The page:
I met Jim on a private jet. Russell Simmons was going to Detroit for a hip-hop summit, and I was doctored in. I was an ambassador for Dr. Ben Chavis to help get young people to vote. Jim happened to be the person I was sitting next to on the jet, and we started talking about how he wanted to break into the hip-hop world as far as being an artist goes but he had been managing The Diplomats and he was trying to put an album out. This was right when Pro-Tools just came out, and he was talking about the system and the possible addition of a booth at home. We exchanged information, and I let him know I worked at this managing firm and I let him know I was down to help him. I gave him my number, but I didn’t know that would lead to a call everyday about needing DVDs or help elsewhere. It got to a point where I told him, ‘You’re going to need to pay me, if you want me to do this at my job.’ That’s how the ball really got rolling. I was helping Mona out with the clients at Violator, but I was also doing work for Jim during or after work as well.

Joining the Show

Originally, the show came about through an idea I pitched to VH1 called Keeping up with the Joneses about Jim. We shot a pilot for it, and it was great. VH1 wanted to see more, but, after a while, there were issues going on within the camp which didn’t allow for Jim to give what the network wanted. Stack Bundles got killed and Max B got arrested. When you’re taping a show, it’s not just the cameras are on you, you have to be at certain places at certain times to follow up with various storylines. At that point, Jim had too much going on in his life. I went to Mona for help because I didn’t want to lose the show at VH1. She had another show she was pitching to another network about the women behind the men in hip-hop. So I asked her if she work Jim, Chrissy and Jim’s mother into the mix. She came up with the idea of finding women who were in the hip-hop industry and sprinkle them around Jim so he’s not that overwhelmed and it could be a great show.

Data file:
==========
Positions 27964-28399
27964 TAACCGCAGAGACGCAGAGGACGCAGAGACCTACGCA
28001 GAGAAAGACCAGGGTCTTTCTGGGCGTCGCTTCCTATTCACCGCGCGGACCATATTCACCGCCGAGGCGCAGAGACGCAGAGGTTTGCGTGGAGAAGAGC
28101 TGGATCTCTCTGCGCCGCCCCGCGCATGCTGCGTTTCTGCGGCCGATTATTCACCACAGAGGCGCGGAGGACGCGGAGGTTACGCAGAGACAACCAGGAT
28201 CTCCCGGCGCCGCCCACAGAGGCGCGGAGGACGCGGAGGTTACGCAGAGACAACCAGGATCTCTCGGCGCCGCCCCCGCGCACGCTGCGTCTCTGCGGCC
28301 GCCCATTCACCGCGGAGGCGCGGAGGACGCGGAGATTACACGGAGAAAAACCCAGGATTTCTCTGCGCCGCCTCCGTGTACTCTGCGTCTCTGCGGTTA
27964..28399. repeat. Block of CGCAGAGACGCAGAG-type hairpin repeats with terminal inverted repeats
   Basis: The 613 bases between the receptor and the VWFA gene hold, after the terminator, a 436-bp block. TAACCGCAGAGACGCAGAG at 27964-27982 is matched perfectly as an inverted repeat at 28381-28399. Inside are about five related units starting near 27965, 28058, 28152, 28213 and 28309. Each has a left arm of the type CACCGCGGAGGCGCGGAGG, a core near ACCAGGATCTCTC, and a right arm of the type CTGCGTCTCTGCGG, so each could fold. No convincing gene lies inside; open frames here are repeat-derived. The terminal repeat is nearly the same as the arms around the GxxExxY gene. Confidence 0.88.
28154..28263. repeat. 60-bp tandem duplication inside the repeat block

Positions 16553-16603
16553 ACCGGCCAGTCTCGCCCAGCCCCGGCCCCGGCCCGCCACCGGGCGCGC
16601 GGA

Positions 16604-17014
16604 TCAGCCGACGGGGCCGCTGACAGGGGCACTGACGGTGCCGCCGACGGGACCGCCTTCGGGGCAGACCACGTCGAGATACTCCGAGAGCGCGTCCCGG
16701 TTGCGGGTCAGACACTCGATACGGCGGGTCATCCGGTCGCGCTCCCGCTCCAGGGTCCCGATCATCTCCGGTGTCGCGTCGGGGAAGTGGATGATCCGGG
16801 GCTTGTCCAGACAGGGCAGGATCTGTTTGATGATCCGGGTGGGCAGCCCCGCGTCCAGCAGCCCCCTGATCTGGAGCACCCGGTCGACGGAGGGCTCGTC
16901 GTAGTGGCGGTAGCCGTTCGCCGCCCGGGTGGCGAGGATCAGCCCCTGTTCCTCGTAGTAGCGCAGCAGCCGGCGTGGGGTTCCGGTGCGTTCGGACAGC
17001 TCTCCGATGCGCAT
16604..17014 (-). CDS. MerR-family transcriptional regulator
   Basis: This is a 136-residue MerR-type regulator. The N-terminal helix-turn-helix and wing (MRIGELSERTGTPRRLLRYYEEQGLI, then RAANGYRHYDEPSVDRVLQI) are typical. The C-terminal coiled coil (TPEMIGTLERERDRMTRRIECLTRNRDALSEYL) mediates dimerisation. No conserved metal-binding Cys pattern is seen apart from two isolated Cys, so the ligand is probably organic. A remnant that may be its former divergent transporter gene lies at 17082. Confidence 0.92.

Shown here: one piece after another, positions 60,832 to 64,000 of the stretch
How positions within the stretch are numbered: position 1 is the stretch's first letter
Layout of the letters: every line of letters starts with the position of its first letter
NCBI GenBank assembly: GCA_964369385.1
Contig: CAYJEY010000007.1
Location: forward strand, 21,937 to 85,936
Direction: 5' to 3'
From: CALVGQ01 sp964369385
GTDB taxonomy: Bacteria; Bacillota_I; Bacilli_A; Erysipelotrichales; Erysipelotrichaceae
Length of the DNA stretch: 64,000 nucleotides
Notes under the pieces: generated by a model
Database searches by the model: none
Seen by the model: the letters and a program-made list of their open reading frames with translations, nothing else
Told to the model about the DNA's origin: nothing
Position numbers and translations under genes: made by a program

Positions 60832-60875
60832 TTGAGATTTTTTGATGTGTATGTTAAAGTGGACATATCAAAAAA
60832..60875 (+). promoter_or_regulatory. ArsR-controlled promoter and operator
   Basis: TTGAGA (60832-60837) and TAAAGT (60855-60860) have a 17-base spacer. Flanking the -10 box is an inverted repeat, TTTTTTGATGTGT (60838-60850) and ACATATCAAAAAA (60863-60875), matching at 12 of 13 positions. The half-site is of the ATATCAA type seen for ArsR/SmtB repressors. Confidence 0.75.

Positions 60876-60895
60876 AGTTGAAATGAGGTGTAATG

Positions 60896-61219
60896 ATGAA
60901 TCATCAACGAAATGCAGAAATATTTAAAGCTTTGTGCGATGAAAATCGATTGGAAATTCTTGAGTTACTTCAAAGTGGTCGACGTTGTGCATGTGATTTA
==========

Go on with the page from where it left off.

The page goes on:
Kimbella dating Fab

As far as the Fab situation, everyone has a past. There was a time when we all have been single and, I don’t think that should matter if we were single. It wasn’t even worth bringing up. Even if [Kimbella] did date [Fab], that’s not a bad thing. He’s a good-looking dude. I don’t see the hurt or harm, especially if she didn’t know he had a prior situation. As far as if someone attacking her, that would be hard for any friend to see or deal with, and of course you’d want to protect your friend. I’m just a peacemaker all around. I hate drama, cattiness and foolishness, so being in the middle of it, I’m like, Oh my gosh. I have to stop this. I have to make this right. That’s the part where I get caught up in the show.